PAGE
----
The way I am doing this is by creating a code activity before the ReadResourceActivity. I’ll set the input properties here, the ReadResourceActivity will run, and then I’ll be able to use the resulting Resource parameter in my code that follows.

All I’ve done here is to drag in the Code activity and give it a name. When I double-click it the code block is automatically created and that red exclamation mark goes away. I then fill the Sub in as shown below. Note I could also set “Me.ReadTarget_ActorId1” to “containingWorkflow.ActorId” which would make the ReadResourceActivity run with the rights of the workflow requestor, but I thought it interesting to show how you can use a different account for some steps.

    Private Sub InitializeReadResourceActivity_ExecuteCode(ByVal sender As System.Object, ByVal e As System.EventArgs)
        '' Set the ActorID to the Built-In Administrator account
        Me.ReadTarget_ActorId1 = New Guid("7fb2b853-24f0-4498-9534-4e10589723c4")

        '' Find the TargetID and use it to set the ResourceID on the ReadTarget actvity
        Dim containingWorkflow As SequentialWorkflow = Nothing
        If Not SequentialWorkflow.TryGetContainingWorkflow(Me, containingWorkflow) Then
            Throw New InvalidOperationException("Could not get parent workflow!")
        End If
        Me.ReadTarget_ResourceId1 = containingWorkflow.TargetId

        '' Set the list of Search Attributes based on your own requirements
        Dim targetSearchAttribs As String() = Nothing
        ' Add values to the targetSearchAttribs array as required
        Me.ReadTarget_SelectionAttributes1 = targetSearchAttribs

    End Sub

Using the Resource

In any code block following the ReadResourceActivity you can use the retrieved object via the Resource property – in this case, Me.ReadTarget _Resource1.

To access a particular attribute value just put it’s name in brackets as shown. Obviously, I had to include AccountName in the array Me.ReadTarget_SelectionAttributes1 when I initialized it.


Actually I’m not going to list all the errors I saw here because they were many and varied and mostly due to my complete lack of understanding about how to use this activity. Hopefully, having walked you through it here, you won’ have the same problems!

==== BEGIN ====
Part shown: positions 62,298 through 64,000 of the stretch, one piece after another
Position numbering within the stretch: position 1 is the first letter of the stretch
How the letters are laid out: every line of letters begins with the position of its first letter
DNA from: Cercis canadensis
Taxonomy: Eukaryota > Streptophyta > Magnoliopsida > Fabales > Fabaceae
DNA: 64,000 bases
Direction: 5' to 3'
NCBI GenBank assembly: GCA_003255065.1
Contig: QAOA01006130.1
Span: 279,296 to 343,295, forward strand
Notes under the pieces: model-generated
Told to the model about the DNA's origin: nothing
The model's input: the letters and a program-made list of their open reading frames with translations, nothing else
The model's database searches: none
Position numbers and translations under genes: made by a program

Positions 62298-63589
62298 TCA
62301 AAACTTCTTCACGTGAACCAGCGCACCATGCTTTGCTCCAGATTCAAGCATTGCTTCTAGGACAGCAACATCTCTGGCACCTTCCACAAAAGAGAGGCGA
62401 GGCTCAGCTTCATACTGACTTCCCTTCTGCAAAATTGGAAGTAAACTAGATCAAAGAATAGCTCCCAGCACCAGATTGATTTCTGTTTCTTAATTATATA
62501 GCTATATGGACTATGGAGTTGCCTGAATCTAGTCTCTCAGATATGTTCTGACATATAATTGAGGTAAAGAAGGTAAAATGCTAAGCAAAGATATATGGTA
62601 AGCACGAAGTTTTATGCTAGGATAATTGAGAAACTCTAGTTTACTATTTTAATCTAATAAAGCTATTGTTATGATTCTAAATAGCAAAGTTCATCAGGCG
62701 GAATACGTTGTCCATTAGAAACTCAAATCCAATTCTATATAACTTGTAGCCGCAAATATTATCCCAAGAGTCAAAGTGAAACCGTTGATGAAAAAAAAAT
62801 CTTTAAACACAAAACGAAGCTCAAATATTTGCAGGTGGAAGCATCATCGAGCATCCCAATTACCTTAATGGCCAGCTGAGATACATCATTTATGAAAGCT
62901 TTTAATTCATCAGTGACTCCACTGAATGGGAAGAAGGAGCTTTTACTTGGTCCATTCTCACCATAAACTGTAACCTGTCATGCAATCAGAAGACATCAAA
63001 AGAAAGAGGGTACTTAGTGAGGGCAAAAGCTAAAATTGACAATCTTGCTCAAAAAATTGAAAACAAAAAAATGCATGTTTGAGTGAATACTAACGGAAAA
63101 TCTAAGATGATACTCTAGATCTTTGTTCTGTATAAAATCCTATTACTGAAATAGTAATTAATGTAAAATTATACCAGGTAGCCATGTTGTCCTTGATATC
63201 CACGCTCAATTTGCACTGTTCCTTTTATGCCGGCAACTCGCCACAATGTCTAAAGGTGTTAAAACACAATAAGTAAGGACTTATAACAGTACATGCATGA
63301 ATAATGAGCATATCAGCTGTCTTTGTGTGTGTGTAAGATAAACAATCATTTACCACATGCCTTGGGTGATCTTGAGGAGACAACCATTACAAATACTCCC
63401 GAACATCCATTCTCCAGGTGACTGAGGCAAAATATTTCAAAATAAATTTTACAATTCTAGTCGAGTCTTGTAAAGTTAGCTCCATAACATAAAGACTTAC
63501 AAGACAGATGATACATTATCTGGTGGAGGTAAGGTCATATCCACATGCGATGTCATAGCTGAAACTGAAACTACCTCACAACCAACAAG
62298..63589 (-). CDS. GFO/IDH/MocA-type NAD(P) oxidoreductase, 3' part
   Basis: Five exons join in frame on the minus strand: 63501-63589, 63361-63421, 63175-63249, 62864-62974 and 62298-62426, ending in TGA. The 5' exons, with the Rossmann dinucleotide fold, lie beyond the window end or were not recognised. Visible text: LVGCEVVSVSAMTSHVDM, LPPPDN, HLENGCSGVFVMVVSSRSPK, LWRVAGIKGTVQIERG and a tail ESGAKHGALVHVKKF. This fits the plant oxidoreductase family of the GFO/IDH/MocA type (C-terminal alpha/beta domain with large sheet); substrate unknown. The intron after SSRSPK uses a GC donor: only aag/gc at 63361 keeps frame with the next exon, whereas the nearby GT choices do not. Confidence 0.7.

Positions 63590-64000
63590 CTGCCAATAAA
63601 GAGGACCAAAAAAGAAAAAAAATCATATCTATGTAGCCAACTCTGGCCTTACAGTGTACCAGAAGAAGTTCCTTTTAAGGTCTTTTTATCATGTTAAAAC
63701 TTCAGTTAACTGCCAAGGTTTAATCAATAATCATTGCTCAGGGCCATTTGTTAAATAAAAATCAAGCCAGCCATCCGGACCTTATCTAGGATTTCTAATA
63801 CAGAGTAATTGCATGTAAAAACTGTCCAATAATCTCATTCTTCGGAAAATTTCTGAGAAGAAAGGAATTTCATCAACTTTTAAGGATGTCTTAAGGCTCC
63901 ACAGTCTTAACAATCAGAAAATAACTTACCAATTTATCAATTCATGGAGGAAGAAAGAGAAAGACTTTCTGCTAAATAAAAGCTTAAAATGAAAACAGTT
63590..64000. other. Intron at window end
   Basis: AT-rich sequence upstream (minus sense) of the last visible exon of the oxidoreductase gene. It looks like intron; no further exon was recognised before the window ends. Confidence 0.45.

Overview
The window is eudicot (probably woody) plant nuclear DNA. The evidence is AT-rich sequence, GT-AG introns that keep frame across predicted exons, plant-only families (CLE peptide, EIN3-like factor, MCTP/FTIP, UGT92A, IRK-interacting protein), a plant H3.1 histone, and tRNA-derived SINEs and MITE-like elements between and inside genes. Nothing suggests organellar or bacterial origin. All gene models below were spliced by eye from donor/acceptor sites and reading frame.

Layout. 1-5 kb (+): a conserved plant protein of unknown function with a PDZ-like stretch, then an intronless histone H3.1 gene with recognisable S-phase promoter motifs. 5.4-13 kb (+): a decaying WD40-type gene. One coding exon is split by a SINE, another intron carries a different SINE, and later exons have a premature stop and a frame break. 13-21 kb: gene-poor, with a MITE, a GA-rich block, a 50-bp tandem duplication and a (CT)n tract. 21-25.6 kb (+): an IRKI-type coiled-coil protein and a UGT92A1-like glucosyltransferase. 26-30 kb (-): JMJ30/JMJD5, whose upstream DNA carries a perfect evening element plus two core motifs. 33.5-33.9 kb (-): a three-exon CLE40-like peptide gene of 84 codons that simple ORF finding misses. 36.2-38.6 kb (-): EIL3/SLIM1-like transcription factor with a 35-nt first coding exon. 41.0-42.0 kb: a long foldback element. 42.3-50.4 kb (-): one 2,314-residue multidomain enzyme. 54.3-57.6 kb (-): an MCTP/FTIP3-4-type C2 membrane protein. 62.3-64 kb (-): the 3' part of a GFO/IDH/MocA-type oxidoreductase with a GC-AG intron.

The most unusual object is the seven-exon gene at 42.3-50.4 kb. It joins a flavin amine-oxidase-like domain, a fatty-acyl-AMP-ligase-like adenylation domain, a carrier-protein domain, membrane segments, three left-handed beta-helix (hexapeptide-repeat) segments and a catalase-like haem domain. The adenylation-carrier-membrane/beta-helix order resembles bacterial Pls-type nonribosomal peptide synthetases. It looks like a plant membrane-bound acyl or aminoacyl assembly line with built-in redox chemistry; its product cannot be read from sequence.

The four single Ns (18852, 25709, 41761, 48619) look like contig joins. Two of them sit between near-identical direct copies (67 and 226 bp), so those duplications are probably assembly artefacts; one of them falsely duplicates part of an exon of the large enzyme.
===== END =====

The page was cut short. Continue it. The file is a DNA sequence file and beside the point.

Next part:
I will mention however that the “UnwillingToPerform” error I saw a few times was connected to not setting the ActorId.

3 Replies to “How to use the FIM ReadResourceActivity, in VB.NET”

  1. Thank you for this article! I’ve spent several hours trying to find out how to properly use the ReadResourceActivity. I was very close, then when I saw this I knew I was missing a codeActivity to initialize the parameters.

    Ironically, mine was also a powershell activity library based off the LoggingRequestActivityLibrary!

  2. Good to hear you got it going. The nice thing is, once you master this activity, the others are all pretty similar. I have a couple of powershell based activities also posted on this blog if you want to take a look at the code.

  3. Hey Carol, just with regards to this:

    “If you don’t click Promote Bindable Properties then, when you click on the elipses next to SelectionAttributes, instead of the usual dialog allowing you to select or create a DependencyProperty, you get a box where you can enter the list of attributes you want returned as part of the resource loookup”

    If you mouse-hover over the little database symbol next to the SelectionAttributes property, you’ll see it says “bind property”. Double clicking this will get the standard bind property screen (at least in VS 2010)